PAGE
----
The Internal Revenue Service is failing to do all it can to detect and prevent business identity-theft, a report released Tuesday by the Treasury Inspector General for Tax Administration says.
While the IRS said it’s making strides to try and prevent unauthorized individuals from using businesses’ identifying information to claim tax benefits, the audit found shortcomings in the agency’s efficiency in identifying suspicious filings.
According to the report, the agency has a system in place to detect questionable employer identification numbers (EIN), yet 233 returns were filed in 2014 using flagged EINs associated with fake businesses, with 97 of them receiving more than $2.5 million in refunds. The Treasury Inspector General for Tax Administration (TIGTA) said the agency should improve its processing filters so funds aren’t issued to fraudulent returns.
The agency has sharing agreements with 19 states, but the agreements only pertain to individual — not business — tax returns. The IRS said it has implemented a pilot program and is collecting data to test whether circulating select information is a successful tactic to stop fraud.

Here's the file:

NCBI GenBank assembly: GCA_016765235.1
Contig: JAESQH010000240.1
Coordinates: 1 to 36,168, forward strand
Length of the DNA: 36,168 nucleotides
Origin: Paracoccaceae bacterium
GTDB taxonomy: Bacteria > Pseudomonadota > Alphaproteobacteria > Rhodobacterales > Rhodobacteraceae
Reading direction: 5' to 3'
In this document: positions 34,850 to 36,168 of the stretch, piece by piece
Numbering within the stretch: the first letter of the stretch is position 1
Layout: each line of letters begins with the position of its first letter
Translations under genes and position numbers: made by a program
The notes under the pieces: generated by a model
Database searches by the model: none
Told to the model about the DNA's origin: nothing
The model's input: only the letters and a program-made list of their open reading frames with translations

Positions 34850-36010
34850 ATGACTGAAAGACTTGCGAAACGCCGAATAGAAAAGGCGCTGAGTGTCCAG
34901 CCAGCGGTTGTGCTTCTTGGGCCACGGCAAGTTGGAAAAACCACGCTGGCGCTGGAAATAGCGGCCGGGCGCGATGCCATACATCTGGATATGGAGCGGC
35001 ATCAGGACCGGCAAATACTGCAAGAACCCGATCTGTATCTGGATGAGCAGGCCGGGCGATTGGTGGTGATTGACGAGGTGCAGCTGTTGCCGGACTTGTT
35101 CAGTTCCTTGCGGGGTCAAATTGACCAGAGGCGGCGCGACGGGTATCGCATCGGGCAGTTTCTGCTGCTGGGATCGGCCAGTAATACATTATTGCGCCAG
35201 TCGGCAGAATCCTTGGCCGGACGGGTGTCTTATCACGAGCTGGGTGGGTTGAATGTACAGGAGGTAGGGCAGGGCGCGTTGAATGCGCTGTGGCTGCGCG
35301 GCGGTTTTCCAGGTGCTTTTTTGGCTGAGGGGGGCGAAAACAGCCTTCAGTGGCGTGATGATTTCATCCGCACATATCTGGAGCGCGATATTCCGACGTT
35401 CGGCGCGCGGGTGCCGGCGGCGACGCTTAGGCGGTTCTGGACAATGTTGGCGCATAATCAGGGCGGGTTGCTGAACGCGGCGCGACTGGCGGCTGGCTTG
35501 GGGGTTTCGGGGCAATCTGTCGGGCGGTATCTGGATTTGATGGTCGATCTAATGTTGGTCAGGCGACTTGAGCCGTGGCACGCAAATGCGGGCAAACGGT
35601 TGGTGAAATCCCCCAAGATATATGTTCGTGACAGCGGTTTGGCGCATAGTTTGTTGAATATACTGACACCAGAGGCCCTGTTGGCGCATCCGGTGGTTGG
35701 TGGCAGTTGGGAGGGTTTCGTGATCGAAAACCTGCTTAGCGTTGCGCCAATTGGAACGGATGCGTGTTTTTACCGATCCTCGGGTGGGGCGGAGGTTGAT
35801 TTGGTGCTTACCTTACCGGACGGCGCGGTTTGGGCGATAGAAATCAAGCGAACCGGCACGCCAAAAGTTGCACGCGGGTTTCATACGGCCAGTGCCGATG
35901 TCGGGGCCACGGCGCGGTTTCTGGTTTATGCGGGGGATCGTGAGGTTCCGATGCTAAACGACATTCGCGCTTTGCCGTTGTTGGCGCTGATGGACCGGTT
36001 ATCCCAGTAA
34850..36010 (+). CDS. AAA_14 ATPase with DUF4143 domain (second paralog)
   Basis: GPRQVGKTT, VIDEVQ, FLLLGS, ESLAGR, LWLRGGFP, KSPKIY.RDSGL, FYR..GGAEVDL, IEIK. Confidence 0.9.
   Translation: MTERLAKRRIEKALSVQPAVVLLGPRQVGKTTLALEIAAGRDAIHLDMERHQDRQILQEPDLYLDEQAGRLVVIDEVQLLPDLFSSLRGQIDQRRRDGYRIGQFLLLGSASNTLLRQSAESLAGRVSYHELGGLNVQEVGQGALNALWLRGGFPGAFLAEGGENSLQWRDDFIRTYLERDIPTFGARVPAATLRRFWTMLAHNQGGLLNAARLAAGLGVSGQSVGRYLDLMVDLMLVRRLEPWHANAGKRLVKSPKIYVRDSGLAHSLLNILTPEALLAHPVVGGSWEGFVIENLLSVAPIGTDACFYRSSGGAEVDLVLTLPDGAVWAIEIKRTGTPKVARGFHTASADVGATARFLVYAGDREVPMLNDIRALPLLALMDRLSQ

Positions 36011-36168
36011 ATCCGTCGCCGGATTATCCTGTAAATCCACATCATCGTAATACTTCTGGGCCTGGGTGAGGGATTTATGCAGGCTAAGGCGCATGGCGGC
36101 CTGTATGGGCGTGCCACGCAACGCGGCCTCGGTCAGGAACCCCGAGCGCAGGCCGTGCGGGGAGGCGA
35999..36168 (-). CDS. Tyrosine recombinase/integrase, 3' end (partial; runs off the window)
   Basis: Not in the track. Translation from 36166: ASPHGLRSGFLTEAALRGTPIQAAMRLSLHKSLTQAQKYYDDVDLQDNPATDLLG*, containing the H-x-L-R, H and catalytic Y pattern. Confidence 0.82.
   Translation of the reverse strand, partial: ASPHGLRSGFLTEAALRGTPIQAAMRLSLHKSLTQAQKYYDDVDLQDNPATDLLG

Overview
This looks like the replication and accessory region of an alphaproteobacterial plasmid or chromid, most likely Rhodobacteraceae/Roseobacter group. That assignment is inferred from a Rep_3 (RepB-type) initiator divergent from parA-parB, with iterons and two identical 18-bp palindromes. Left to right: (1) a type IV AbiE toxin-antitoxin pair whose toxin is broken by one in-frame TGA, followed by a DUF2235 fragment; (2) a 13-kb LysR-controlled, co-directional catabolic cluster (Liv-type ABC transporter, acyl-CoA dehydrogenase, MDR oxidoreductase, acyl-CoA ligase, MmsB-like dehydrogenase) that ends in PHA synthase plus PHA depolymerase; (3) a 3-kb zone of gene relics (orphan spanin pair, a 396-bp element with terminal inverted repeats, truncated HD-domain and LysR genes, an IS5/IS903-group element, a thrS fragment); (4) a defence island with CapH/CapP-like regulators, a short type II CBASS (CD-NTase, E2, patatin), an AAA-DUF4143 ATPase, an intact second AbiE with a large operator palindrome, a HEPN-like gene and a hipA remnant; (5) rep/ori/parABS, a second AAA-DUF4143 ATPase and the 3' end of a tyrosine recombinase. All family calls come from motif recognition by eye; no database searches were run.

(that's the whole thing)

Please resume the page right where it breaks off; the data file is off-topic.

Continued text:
“When we brought this issue to IRS management’s attention, they indicated that before they can share such information, they will need to justify the ‘need for and use of’ such data with the IRS Disclosure Office,” the report says.
TIGTA also said the IRS should be doing more to draw awareness to business identity-theft, claiming there is minimal information available for businesses to know how to best protect themselves.
“Identity theft continues to be a serious and evolving issue which has a significant impact on tax administration,” J. Russell George, Treasury Inspector General for Tax Administration, said in a statement. “It not only affects individuals, it can also affect businesses. Therefore, it is incumbent upon the IRS to use all the data and tools to detect and prevent business identity theft from occurring.”
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